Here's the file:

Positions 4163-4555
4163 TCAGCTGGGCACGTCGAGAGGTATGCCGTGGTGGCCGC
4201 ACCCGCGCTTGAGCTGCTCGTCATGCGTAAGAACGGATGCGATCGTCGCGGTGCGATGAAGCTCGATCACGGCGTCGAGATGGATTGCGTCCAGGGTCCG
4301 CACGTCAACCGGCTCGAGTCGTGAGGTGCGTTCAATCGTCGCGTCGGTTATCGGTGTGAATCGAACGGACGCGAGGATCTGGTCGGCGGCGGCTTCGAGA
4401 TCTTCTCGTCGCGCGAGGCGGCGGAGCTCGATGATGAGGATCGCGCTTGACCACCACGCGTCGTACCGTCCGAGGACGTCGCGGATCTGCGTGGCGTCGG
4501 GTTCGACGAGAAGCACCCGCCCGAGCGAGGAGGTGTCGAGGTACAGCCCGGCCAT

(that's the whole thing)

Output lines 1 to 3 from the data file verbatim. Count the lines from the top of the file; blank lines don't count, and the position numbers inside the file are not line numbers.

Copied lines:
Positions 4163-4555
4163 TCAGCTGGGCACGTCGAGAGGTATGCCGTGGTGGCCGC
4201 ACCCGCGCTTGAGCTGCTCGTCATGCGTAAGAACGGATGCGATCGTCGCGGTGCGATGAAGCTCGATCACGGCGTCGAGATGGATTGCGTCCAGGGTCCG